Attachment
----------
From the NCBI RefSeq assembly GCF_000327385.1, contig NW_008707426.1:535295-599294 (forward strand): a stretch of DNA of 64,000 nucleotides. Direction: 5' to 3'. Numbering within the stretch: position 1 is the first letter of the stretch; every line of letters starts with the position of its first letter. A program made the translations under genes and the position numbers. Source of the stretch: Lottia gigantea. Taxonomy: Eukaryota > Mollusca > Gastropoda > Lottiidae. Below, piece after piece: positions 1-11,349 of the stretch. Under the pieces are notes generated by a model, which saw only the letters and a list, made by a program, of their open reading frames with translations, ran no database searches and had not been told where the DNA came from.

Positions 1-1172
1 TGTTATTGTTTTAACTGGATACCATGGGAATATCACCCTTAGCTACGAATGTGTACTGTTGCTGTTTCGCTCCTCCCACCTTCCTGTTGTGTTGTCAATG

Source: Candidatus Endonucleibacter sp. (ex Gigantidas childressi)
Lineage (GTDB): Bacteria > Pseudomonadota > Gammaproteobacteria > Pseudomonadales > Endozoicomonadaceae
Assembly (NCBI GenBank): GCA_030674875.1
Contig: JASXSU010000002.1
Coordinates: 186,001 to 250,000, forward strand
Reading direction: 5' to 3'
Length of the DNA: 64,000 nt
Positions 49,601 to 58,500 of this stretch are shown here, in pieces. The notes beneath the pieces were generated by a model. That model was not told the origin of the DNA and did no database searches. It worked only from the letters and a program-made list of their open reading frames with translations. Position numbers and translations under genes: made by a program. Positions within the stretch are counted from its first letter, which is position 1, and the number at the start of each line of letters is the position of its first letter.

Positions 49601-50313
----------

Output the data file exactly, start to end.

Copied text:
From the NCBI RefSeq assembly GCF_000327385.1, contig NW_008707426.1:535295-599294 (forward strand): a stretch of DNA of 64,000 nucleotides. Direction: 5' to 3'. Numbering within the stretch: position 1 is the first letter of the stretch; every line of letters starts with the position of its first letter. A program made the translations under genes and the position numbers. Source of the stretch: Lottia gigantea. Taxonomy: Eukaryota > Mollusca > Gastropoda > Lottiidae. Below, piece after piece: positions 1-11,349 of the stretch. Under the pieces are notes generated by a model, which saw only the letters and a list, made by a program, of their open reading frames with translations, ran no database searches and had not been told where the DNA came from.

Positions 1-1172
1 TGTTATTGTTTTAACTGGATACCATGGGAATATCACCCTTAGCTACGAATGTGTACTGTTGCTGTTTCGCTCCTCCCACCTTCCTGTTGTGTTGTCAATG

Source: Candidatus Endonucleibacter sp. (ex Gigantidas childressi)
Lineage (GTDB): Bacteria > Pseudomonadota > Gammaproteobacteria > Pseudomonadales > Endozoicomonadaceae
Assembly (NCBI GenBank): GCA_030674875.1
Contig: JASXSU010000002.1
Coordinates: 186,001 to 250,000, forward strand
Reading direction: 5' to 3'
Length of the DNA: 64,000 nt
Positions 49,601 to 58,500 of this stretch are shown here, in pieces. The notes beneath the pieces were generated by a model. That model was not told the origin of the DNA and did no database searches. It worked only from the letters and a program-made list of their open reading frames with translations. Position numbers and translations under genes: made by a program. Positions within the stretch are counted from its first letter, which is position 1, and the number at the start of each line of letters is the position of its first letter.

Positions 49601-50313